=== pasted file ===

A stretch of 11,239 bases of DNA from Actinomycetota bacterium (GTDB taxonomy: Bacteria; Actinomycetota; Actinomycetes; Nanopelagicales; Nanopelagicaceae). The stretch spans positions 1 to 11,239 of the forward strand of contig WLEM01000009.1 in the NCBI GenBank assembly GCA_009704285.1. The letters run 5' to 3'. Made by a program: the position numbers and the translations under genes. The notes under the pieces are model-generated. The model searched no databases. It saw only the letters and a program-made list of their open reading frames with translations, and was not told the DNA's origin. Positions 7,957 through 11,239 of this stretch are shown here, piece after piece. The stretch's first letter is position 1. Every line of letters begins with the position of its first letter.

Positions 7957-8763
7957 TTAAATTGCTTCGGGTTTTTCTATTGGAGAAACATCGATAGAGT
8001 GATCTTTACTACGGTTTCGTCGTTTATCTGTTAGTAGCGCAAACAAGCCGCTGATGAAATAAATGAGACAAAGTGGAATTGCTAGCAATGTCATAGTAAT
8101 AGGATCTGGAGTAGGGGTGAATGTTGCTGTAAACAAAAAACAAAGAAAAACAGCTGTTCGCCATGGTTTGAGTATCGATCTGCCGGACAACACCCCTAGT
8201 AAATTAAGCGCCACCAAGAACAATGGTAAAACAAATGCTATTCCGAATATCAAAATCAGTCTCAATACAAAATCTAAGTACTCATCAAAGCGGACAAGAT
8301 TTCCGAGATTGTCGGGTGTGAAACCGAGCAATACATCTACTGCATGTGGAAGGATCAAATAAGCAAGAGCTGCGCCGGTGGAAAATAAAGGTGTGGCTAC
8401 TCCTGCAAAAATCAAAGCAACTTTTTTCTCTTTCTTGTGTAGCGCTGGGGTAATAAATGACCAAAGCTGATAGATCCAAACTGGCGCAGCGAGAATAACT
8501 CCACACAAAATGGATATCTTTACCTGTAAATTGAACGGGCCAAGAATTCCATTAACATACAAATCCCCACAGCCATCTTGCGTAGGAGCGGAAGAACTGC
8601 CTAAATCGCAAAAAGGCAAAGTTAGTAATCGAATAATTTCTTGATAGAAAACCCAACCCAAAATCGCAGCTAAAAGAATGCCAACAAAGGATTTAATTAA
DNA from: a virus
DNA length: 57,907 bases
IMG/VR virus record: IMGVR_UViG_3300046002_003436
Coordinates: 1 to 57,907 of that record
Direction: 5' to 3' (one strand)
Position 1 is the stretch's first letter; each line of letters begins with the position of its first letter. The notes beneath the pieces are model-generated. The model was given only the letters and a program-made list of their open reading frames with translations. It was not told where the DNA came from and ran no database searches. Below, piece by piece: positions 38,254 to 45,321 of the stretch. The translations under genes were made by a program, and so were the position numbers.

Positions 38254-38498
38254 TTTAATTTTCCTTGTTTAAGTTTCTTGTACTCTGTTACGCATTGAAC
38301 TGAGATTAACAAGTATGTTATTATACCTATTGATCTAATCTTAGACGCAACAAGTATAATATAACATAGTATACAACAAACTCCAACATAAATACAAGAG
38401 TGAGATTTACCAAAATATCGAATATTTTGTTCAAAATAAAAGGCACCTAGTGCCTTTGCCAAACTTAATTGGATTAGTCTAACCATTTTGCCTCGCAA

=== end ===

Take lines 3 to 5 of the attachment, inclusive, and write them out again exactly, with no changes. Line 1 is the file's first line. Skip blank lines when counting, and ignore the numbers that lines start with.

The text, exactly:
7957 TTAAATTGCTTCGGGTTTTTCTATTGGAGAAACATCGATAGAGT
8001 GATCTTTACTACGGTTTCGTCGTTTATCTGTTAGTAGCGCAAACAAGCCGCTGATGAAATAAATGAGACAAAGTGGAATTGCTAGCAATGTCATAGTAAT
8101 AGGATCTGGAGTAGGGGTGAATGTTGCTGTAAACAAAAAACAAAGAAAAACAGCTGTTCGCCATGGTTTGAGTATCGATCTGCCGGACAACACCCCTAGT